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May 12, 2016 at 8:31 pm #8873AnonymousGuest
The Geology Group met on Wednesday 11 May 2016at Merlin's Bridge Village Hall.
The topic for this month was
GEOLOGY AND SCENERY IN THE NORTH WEST HIGHLANDS OF SCOTLAND
This region of Scotland has some of the most spectacular geology and scenery in the whole of the British Isles. It also contains some of Britain’s oldest rocks; the Lewisian gneisses that have been radiometrically dated to around 3300 Ma. This compares with 4000 Ma for the oldest Precambrian rocks in the Canadian Shield. Two geological surveyors, Ben Peach and John Horne, conducted detailed mapping in the NW Highlands in the late 19th century that first revealed the large scale thrust structure of the rocks that were emplaced on the Precambrian foreland.
The highly deformed and metamorphosed rocks are exposed along the coast from the SE corner of Skye to Cape Wrath and in the Outer Hebridean islands of Lewis and Harris. It is considered that these rocks were originally a sequence of magmatic intrusions and that sometime after 3000 Ma they were subjected to intense heat and pressure and converted into coarsely banded gneiss rich in quartz, feldspar and mica. Later around 2200 Ma the rocks were intruded by a series of mafic dykes that are particularly well exposed near the village of Sourie. About 2 kms north of Laxford Bridge on the A838 there are road cuttings where the Lewisian gneiss is cut by sheets of pink pegmatite that pinch and swell indicating that the gneiss was hot and semi molten at the time of the intrusion.
The gneisses were uplifted and folded over millions of years and by 1000 Ma a deeply eroded Lewisian landscape had emerged. Then in the late Precambrian the Torridonian sandstone was deposited, resting with a marked unconformity on the eroded Lewisian rocks. The coarse grained red aeolian sandstones are horizontally bedded and have gradually been stripped off much of the Lewisian basement leaving an exhumed topography with isolated Torridonian mountains such as Canisp, Suilven, Quinag and Stac Pollaidh The ice scoured surface of the Lewisian gneiss in coastal Sutherland produces a ‘knock and lochan’ topography (Cnoc is gaelic for small hill) where numerous small lakes occupy glacial hollows that are interspersed with ice moulded hillocks and erratics of Torridonian sandstone.
Around 544 Ma the region was inundated by the Cambrian sea which laid down the white Eriboll Quartzite unconformably on the eroded Torridonian sandstone surface. The quartzite can be seen in the road cutting at Skiag Bridge where there is also the distinctive ‘pipe rock’ Here the beds are full of vertical tubes made by burrowing worms (Skolithus), one of the earliest forms of life in the Cambrian. The Durness Limestone overlies the quartzites. It is interesting to note that the trilobite Olenellus lapworthi occurs in the sands and siltstones above the Pipe Rock and this fossil has affinities with North American trilobites. The plate tectonic evidence suggests that NW Scotland was part of Laurentia (NE North America) in Cambrian times and was separated from the rest of Britain by the Iapetus Ocean.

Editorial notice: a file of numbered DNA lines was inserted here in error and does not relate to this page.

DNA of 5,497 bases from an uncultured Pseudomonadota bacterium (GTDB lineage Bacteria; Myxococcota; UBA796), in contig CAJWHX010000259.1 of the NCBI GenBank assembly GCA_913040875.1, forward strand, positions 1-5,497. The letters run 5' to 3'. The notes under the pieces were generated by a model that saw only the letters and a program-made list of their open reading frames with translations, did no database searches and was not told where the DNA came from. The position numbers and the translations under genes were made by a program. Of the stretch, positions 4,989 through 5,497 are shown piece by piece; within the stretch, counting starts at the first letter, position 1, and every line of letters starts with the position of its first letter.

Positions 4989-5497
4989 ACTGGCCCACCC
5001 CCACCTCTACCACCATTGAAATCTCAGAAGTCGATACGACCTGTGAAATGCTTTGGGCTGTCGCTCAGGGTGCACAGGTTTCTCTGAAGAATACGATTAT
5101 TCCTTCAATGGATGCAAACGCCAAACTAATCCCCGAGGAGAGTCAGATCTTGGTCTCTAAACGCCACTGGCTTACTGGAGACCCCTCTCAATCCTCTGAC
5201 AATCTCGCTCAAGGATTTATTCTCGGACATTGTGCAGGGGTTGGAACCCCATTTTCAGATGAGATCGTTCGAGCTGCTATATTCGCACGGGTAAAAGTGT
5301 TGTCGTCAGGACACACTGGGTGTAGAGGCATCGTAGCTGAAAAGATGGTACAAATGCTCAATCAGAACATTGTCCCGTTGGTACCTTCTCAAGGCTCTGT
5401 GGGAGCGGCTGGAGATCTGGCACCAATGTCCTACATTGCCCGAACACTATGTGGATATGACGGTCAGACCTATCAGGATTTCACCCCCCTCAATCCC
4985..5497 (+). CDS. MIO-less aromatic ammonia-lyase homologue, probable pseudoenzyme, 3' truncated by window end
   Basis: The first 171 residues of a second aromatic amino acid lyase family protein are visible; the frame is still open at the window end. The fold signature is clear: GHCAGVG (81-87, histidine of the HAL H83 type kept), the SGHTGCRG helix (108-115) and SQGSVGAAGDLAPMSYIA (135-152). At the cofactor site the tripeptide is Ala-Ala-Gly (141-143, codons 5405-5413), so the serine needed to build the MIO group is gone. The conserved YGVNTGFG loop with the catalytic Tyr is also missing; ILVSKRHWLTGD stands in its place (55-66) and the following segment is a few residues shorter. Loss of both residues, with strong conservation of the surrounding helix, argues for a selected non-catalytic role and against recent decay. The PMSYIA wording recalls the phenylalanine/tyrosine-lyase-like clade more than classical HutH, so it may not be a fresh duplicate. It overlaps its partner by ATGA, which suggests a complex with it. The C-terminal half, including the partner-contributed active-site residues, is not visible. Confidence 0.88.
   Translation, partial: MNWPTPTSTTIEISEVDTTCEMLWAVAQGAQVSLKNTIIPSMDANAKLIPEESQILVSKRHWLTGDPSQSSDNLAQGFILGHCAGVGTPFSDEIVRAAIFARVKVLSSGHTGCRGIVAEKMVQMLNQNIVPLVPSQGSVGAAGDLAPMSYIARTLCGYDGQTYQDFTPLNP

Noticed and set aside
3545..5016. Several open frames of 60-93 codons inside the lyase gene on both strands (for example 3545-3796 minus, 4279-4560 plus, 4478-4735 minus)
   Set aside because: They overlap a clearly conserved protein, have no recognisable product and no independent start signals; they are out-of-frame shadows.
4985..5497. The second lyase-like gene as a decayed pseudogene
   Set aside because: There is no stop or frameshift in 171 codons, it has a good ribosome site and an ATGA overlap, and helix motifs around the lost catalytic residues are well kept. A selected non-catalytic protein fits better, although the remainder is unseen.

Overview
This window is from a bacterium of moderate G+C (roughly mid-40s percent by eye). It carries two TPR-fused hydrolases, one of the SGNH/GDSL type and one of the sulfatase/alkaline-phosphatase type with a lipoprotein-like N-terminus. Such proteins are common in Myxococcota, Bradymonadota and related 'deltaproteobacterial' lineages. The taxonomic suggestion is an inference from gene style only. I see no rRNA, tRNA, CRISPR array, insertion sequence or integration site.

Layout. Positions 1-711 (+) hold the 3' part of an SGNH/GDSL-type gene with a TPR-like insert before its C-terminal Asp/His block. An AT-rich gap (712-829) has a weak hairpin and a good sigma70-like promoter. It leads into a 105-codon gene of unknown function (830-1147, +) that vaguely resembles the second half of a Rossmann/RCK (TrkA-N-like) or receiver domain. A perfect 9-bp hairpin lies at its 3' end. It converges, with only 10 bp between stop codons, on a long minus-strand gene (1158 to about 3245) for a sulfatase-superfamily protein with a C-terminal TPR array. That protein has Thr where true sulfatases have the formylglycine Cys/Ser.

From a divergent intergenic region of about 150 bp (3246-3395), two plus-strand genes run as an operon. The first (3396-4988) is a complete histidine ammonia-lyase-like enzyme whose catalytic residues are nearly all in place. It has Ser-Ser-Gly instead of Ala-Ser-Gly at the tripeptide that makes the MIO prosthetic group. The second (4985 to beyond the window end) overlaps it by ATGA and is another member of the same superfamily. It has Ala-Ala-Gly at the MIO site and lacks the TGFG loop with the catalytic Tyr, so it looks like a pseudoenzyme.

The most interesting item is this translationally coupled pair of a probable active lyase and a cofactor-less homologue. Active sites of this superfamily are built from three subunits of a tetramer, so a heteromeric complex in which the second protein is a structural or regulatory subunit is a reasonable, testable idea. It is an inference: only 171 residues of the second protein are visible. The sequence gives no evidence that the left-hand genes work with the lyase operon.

The Moine Thrust Zone
The coastal region of NW Scotland is separated geologically from the rest of the Highlands by a zone of low angle faults known as the Moine Thrust Zone which was formed during the Caledonian orogeny in late Ordovician times. However, in the 19th C geologists were not aware of this structure and so the rock sequence caused major problems because it appeared that the unaltered Cambrian sediments passed conformably upwards into high grade schists. The Law of Superposition indicates that the schists must be the youngest rocks in the sequence, but it was hard to explain how unaltered Cambrian sandstones and limestones could be overlain by highly metamorphosed schists. There was much controversy as to how this sequence could have formed. In 1883 Archibald Geikie, Director of the Geological Survey sent two experienced surveyors (on horseback) to this wild remote area of Scotland to carefully map the rock outcrops. As a result Peach was able to demonstrate that the eastern Moine schists (late Precambrian in age) had been thrust westwards over the rigid foreland block of Lewisian gneiss, Torridonian sandstone and Cambrian sediments by a series of large scale low angle thrust faults.(Moine, Glencoul and Sole thrusts). The thrust planes are separated by smaller imbricate faults and duplex structures. Thus we see how the older schists were moved many miles by major thrusts and placed on top of younger Cambrian rocks! A visit to the nature reserve at Knockan Cliff shows the position of the Moine Thrust which is marked there by a fine grained flinty rock called mylonite, produced by rock grinding along the thrust plane.
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